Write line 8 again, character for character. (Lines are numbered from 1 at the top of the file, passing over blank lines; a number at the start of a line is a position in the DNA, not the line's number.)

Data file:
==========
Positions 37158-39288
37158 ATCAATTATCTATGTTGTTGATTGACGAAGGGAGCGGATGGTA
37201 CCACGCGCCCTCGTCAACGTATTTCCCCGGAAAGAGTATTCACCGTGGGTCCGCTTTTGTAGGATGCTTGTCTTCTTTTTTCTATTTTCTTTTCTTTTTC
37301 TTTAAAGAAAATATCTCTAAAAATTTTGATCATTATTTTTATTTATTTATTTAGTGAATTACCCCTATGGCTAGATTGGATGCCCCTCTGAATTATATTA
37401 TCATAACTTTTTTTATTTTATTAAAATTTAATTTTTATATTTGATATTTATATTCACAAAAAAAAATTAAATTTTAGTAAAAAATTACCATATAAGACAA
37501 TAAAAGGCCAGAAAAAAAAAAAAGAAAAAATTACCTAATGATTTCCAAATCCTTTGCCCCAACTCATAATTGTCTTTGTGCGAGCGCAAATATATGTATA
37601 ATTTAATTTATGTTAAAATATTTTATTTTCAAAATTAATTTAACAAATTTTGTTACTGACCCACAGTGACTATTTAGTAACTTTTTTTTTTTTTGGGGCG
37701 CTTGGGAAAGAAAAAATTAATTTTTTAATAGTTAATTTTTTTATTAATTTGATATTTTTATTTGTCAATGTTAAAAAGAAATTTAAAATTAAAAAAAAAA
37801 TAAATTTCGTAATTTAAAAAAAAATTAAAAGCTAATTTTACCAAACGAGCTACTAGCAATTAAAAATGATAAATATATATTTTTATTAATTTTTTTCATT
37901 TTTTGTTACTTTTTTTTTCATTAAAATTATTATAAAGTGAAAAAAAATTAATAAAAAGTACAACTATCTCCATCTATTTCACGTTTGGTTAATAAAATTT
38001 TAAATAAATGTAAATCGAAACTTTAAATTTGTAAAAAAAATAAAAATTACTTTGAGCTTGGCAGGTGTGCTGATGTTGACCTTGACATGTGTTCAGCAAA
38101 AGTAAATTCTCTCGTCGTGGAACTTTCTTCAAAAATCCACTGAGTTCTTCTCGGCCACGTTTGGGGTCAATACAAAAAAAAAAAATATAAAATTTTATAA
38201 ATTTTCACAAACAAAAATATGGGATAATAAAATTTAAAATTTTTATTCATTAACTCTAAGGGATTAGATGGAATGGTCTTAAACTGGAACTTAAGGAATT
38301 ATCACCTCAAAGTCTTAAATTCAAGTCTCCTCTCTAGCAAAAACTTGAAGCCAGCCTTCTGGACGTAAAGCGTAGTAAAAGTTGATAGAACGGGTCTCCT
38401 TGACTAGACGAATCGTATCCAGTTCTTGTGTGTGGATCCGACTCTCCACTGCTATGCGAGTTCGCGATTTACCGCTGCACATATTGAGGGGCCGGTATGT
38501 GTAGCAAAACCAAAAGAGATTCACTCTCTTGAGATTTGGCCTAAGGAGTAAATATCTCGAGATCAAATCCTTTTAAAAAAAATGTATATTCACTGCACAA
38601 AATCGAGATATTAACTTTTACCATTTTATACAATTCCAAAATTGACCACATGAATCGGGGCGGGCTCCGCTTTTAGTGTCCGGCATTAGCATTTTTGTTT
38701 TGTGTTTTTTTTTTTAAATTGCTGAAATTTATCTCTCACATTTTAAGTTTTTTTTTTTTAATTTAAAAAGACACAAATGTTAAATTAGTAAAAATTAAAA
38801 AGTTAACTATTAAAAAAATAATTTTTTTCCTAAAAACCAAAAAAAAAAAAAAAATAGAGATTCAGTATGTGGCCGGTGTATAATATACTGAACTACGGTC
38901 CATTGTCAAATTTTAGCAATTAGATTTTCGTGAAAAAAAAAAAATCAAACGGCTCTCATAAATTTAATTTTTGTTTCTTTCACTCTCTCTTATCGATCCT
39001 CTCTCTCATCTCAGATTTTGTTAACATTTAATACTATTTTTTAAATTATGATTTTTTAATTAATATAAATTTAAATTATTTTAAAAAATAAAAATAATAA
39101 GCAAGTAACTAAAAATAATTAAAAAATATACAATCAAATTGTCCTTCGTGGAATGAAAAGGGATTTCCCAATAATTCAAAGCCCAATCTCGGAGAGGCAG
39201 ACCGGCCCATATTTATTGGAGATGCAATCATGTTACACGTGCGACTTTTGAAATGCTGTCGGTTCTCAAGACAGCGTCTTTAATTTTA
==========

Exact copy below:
37701 CTTGGGAAAGAAAAAATTAATTTTTTAATAGTTAATTTTTTTATTAATTTGATATTTTTATTTGTCAATGTTAAAAAGAAATTTAAAATTAAAAAAAAAA